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Rand L. Stephens & Richard Koss

What to Do if My Coworker is Sexually Harassing Me

Unhappy nice woman looking at her boss

California law protects employees against all forms of discrimination in the workplace, including sexual harassment. While the country has been making strides towards shedding light on and eliminating sexual harassment in many industries, the problem is still, unfortunately, widespread. If your coworker or manager is sexually harassing you, there are steps you can take to make sure that the conduct stops. If your employer fails to take appropriate action, they can be held accountable for their complicity in such illegal conduct. Continue reading for tips on what to do if you are experiencing sexual harassment in the workplace. Reach out to a dedicated California workplace harassment and sex discrimination lawyer with any questions or for help with an employment-related matter.

If you feel safe and comfortable, make it clear that the conduct is unwelcome

If you feel comfortable doing so, express to your coworker that their conduct is problematic. Particularly if their actions are merely annoying and offensive but not actually predatory, the situation may be able to be resolved by making your position clear:

● “That type of communication/conduct makes me uncomfortable. Please stop doing it.”
● “I find that offensive. Please do not talk to me that way.”
● “I do not want to date you.”

This approach only applies if you feel safe confronting them. If the harasser’s conduct is predatory, if you feel unsafe confronting them, or if they continue their conduct even after you have made yourself clear, further steps are necessary.

Keep records of the harassing conduct

Unfortunately, there may come a time when it is your word against your coworker’s. The better records you keep of their conduct, the stronger your claim will be with your employer or outside authorities. If they are sending you harassing emails, texts, or voicemails, do not delete the messages. If they are making lewd gestures or verbal comments to you in person, take notes of each encounter and incident of harassment and keep those for later reference.

Report the incident to HR or a manager

There are many reasons why confronting a harasser directly can be intimidating, uncomfortable, and even inadvisable. If the conduct goes beyond merely annoying, confronting them may not feel like a real option, and that is perfectly OK. If you have experienced sexual harassment in the workplace, your employer has a responsibility to respond appropriately to the incident or ongoing behavior. Report the conduct to your human resources department or a manager. We suggest you make your report in writing via email, letter, or even text. Companies should have a procedure in place for reporting sexual harassment and other workplace misconduct.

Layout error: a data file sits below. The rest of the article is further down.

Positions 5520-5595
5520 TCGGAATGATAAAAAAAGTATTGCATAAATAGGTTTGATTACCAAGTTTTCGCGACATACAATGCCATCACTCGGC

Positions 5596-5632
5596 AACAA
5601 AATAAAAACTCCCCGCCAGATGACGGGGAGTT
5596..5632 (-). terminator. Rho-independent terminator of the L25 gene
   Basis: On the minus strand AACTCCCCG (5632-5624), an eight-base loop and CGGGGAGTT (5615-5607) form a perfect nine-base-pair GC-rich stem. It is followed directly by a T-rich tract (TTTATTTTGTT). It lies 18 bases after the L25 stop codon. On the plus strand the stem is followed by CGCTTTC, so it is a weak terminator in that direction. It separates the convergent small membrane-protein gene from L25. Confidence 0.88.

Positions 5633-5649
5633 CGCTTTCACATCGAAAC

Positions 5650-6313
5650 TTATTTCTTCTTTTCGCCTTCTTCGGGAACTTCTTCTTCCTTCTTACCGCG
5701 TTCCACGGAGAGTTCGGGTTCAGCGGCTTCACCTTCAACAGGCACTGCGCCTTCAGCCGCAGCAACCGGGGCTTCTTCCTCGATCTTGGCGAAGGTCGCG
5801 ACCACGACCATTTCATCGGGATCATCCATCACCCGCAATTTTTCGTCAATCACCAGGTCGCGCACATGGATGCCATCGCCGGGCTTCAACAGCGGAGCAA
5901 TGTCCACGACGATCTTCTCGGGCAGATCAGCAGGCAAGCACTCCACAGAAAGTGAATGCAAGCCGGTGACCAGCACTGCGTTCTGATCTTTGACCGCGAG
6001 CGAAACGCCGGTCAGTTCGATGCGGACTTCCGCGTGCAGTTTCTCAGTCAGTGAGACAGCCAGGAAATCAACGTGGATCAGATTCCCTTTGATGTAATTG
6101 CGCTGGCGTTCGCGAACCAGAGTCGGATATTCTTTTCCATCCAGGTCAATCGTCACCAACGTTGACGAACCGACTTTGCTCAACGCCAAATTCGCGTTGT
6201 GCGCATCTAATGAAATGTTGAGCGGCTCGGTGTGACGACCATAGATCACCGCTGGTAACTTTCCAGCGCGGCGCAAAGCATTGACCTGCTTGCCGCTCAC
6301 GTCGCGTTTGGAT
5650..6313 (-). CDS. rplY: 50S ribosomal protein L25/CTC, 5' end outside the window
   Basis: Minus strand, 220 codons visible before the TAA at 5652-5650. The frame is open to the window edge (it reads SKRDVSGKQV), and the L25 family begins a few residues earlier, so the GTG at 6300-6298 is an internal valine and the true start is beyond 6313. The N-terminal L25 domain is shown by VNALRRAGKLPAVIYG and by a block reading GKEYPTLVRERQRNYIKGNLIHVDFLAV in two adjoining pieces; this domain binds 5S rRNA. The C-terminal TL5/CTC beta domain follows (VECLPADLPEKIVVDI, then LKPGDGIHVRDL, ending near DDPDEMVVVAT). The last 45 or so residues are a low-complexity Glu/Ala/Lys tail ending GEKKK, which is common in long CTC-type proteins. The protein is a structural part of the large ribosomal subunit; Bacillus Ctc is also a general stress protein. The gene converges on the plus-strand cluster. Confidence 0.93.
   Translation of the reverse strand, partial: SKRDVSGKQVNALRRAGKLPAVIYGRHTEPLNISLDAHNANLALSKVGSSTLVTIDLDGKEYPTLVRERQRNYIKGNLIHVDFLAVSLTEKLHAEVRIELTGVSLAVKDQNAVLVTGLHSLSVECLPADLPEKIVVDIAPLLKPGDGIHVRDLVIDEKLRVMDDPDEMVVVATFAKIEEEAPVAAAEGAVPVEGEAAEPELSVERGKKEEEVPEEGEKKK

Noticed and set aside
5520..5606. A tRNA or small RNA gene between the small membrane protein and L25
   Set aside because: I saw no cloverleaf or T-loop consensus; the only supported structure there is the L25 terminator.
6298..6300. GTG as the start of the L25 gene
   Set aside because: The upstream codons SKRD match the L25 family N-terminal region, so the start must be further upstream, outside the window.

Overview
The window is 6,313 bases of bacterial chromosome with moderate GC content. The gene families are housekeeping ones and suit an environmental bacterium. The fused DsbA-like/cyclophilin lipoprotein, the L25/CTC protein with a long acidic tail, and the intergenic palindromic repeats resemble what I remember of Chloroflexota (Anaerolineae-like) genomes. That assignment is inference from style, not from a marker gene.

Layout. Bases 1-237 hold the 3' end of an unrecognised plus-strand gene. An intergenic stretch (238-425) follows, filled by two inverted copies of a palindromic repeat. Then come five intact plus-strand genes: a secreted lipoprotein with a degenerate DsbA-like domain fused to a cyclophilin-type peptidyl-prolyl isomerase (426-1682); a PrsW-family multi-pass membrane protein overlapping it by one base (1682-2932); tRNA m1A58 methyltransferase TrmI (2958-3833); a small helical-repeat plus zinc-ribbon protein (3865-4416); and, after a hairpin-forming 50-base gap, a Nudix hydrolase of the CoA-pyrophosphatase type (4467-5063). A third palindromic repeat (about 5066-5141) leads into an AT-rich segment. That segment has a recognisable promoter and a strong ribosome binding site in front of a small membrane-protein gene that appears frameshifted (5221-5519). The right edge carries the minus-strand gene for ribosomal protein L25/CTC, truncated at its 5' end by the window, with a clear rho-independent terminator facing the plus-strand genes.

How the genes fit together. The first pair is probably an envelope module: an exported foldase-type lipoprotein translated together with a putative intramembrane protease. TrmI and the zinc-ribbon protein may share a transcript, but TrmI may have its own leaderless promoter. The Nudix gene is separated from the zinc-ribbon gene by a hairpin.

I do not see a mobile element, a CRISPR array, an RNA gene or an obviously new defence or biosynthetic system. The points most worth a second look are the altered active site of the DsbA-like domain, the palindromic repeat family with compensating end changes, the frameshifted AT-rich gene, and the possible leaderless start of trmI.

Many companies even offer an anonymous tip line if you would prefer not to go on record with your own name just yet. In these companies, you can call the harassment hotline, leave a written account, or send an anonymous email, depending on the options afforded by your HR department. After you report the incident, you can follow-up to see what actions are being taken. Depending on the nature of the conduct, the coworker may be reprimanded, transferred, or terminated. But remember, the company cannot protect you if they do not know who you are. It is against the law for the company to retaliate against you for reporting sexual harassment.

Keep records of your conversations with your employer

When you report the incident to HR or a manager, keep records of the conversation. Keep copies of any letters you send or receive, keep any emails exchanged, and take notes on any verbal conversations over the phone or in person. If there comes a time when your employer disputes your claims or argues that you never alerted them to the harassing conduct, it is extremely helpful to be able to refer to contemporaneous notes or direct documentary evidence of your communications.

Call a lawyer

If you report the conduct to your employer and they do not take appropriate steps to stop the conduct or reprimand the coworker, it is time to look outside of your workplace to resolve the issue. Call a sexual harassment lawyer to discuss your options. The lawyer can advise you on the next steps, including filing a complaint with the EEOC or the DFEH or filing a lawsuit against the coworker and your employer for the conduct and the employer’s failure to respond.

Contact a San Francisco Bay Area Sexual Harassment Attorney Today

If you have experienced sexual harassment, sex discrimination, or any other form of workplace discrimination, you have rights. Northern California gender discrimination attorneys Richard Koss and Rand L. Stephens and will aggressively fight for you. Take action today and call us for a consultation at 650-722-7046 on the San Francisco Peninsula or 925-757-1700 for our East Bay office.

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